''He said, 'Congratulations, you just got called up to the big leagues,' " Lowell said. ''He told me the atmosphere is great, electric. He said those day games after night games, you feed off the energy.

''It doesn't make you play better, but it makes you feel better, when you get that energy. And maybe, when you feel better, I guess you sometimes play better, too."

From high to low
Lowell, who had a career year in 2003, when his 32 home runs and 105 RBIs helped lead the Marlins to a World Series title over the Yankees, signed a long-term deal with the Marlins after the season, but tied the contract to the Marlins' ability to build a new stadium, knowing how important that was to the viability of the franchise. He later had the contract reworked, striking out that clause, but he is disappointed that his hometown has not given the team better support, which has led to a dismantling of the roster.

''I think the 2004 season was more disappointing from a support standpoint than last season," he said. ''There was a honeymoon for us as world champions. The first week was great -- we got our rings, the first five games were sold out -- but that was it. The stadium situation hit a standstill, and I was saying, what has to happen for people to jump on our bandwagon?"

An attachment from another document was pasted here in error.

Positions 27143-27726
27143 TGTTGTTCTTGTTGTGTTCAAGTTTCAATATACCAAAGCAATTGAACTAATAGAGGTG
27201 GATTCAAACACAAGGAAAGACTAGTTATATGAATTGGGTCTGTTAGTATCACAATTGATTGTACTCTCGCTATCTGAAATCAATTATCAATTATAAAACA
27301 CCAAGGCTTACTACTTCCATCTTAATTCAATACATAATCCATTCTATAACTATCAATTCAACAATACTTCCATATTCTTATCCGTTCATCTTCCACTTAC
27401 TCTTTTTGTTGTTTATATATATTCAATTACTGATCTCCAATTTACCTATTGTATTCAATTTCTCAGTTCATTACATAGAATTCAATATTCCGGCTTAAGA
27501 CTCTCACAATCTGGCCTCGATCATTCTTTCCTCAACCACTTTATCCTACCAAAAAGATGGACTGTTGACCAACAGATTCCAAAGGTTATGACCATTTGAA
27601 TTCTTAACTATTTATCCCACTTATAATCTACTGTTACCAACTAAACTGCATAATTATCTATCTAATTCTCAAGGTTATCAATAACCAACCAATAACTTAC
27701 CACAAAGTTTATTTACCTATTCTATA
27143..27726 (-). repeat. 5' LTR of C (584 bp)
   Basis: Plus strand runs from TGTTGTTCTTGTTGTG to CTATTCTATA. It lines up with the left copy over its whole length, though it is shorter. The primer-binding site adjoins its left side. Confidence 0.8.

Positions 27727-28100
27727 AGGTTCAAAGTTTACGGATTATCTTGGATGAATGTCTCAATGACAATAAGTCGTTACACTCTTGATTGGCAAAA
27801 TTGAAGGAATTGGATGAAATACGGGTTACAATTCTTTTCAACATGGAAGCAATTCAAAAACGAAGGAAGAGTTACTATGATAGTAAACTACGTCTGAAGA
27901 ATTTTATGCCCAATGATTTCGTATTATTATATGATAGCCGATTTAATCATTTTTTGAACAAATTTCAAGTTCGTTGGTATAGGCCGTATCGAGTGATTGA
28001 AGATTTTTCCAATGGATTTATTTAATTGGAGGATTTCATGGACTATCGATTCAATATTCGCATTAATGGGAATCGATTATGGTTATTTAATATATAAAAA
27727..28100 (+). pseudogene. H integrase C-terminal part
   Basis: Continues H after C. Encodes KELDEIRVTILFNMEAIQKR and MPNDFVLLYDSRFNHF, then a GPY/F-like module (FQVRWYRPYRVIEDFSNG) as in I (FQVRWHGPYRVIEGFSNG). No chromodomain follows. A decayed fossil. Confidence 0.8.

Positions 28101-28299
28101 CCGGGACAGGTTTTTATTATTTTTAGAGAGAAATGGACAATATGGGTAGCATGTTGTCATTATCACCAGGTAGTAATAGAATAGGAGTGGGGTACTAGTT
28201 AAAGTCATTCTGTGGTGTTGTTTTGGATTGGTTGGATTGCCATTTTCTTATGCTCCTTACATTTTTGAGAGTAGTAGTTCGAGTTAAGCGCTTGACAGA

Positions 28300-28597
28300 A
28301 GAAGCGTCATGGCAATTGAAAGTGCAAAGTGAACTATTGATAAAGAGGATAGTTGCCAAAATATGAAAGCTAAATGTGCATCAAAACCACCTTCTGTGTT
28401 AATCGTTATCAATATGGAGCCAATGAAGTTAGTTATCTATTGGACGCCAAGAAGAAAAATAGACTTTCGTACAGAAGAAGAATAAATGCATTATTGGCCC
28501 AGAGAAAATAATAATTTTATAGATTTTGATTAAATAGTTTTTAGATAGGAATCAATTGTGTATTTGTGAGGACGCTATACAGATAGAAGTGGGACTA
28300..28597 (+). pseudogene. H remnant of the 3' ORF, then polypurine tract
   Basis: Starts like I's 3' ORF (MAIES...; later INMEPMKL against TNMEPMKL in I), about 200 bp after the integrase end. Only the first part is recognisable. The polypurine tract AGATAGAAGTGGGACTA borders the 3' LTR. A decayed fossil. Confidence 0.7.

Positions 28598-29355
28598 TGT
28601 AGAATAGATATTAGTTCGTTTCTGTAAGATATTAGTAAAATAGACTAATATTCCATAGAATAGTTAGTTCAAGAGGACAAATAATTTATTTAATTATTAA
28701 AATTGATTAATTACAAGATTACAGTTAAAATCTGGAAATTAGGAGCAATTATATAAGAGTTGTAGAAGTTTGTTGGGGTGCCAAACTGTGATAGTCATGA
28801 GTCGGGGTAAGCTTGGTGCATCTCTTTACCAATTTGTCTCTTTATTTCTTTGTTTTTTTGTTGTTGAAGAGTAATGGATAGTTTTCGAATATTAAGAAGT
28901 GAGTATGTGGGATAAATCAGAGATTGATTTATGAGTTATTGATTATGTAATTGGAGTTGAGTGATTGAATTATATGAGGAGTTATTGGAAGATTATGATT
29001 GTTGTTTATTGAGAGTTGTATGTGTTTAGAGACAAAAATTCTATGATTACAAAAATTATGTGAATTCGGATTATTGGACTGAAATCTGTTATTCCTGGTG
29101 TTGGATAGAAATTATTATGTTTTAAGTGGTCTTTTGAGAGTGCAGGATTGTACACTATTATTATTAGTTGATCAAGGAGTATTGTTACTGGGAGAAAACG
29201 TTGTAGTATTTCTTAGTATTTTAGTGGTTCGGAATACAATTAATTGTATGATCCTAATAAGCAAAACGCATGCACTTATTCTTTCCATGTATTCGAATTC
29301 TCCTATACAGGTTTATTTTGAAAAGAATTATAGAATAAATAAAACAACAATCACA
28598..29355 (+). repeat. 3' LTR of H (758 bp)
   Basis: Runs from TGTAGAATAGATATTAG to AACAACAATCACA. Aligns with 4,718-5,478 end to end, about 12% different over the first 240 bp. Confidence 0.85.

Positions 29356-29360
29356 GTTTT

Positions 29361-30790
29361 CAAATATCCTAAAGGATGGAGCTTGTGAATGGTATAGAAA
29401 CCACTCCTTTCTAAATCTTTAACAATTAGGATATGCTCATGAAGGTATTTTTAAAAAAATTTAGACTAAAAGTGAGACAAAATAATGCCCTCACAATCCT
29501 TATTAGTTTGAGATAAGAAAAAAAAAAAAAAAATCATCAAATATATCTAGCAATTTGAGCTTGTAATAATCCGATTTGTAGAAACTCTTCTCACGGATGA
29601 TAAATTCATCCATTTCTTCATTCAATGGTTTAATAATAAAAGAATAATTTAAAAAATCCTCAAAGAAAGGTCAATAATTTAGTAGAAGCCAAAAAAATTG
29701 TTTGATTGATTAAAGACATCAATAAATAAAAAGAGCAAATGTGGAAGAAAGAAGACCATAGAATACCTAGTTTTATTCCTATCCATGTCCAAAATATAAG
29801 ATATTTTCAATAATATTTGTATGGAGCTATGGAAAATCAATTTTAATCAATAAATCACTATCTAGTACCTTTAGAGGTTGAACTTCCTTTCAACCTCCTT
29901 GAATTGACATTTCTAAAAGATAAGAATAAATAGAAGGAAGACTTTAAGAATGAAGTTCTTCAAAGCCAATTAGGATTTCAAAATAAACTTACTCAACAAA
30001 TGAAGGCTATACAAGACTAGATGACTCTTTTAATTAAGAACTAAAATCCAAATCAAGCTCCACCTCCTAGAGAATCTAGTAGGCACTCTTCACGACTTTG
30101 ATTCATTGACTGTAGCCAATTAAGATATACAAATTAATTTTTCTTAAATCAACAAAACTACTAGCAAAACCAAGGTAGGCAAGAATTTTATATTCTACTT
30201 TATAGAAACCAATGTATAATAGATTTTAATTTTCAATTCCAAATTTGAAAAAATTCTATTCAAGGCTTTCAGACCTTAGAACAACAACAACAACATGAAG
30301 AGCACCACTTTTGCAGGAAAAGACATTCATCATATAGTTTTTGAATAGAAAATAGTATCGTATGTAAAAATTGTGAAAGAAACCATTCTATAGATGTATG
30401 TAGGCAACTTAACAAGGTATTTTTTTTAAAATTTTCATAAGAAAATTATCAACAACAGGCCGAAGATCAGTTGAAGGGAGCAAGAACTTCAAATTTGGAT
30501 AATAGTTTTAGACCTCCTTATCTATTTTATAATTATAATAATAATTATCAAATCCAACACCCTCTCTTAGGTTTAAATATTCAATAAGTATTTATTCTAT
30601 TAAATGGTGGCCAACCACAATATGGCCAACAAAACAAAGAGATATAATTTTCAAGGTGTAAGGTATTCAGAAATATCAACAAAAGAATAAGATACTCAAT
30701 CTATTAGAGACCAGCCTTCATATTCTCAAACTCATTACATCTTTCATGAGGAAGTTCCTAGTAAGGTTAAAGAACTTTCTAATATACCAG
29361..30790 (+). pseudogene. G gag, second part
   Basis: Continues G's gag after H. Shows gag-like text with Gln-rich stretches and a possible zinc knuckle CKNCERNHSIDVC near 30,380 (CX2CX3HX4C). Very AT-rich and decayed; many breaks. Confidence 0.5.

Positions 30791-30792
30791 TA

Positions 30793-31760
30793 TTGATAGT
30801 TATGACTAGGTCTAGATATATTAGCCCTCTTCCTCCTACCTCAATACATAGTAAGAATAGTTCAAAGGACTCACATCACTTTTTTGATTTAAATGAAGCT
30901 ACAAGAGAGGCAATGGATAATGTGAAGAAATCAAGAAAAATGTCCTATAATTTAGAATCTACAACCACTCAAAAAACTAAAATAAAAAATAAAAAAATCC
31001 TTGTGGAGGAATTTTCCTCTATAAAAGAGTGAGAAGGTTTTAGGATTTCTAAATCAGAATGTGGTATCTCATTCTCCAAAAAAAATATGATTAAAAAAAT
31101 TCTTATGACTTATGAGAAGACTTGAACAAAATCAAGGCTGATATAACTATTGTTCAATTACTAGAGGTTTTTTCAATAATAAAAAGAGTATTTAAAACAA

Carl Lowell, his son said, is already working on being able to watch Sox games on television this summer. Mike Lowell trusts that his father (''My dad is my biggest fan," he says) will see a different player than the one who won a Gold Glove last season, making just six errors, but was miserable at the plate.

''One big difference I noticed last year is that the last 10 days of spring training, I always get in synch and am ready to go," he said. ''I usually have very good Aprils and Mays. But last year, for reasons I wish I knew, I didn't feel in synch at the end of spring training and the first 10 days of the season.

''I'm not very patient when things aren't going well, and I started making a lot of adjustments. In hindsight, I wish I had tried to stick with one approach longer instead of going for the quick fix.

''I have to believe the six years prior to last year are a better indicator of what I can do. But it matured me a lot. I have to prove not only to myself, but to the people who follow the game, what I can do. Baseball is a what have you done for me lately world. One bad year and they think you're done."

The Red Sox were willing to take on the $9 million owed Lowell this season, mostly because that was the price of acquiring Beckett, but because they think he is capable of a bounce-back season, especially at Fenway, which is made to order for his pull swing.

''Baseball-wise, I've started earlier this year," Lowell said, ''because I want to be in synch. We'll see. I'm confident I can come back and have a great year. I haven't been this excited for the start of a season in a long time."

Sorry, Puerto Rico. But it looks as if the Sox will have first dibs.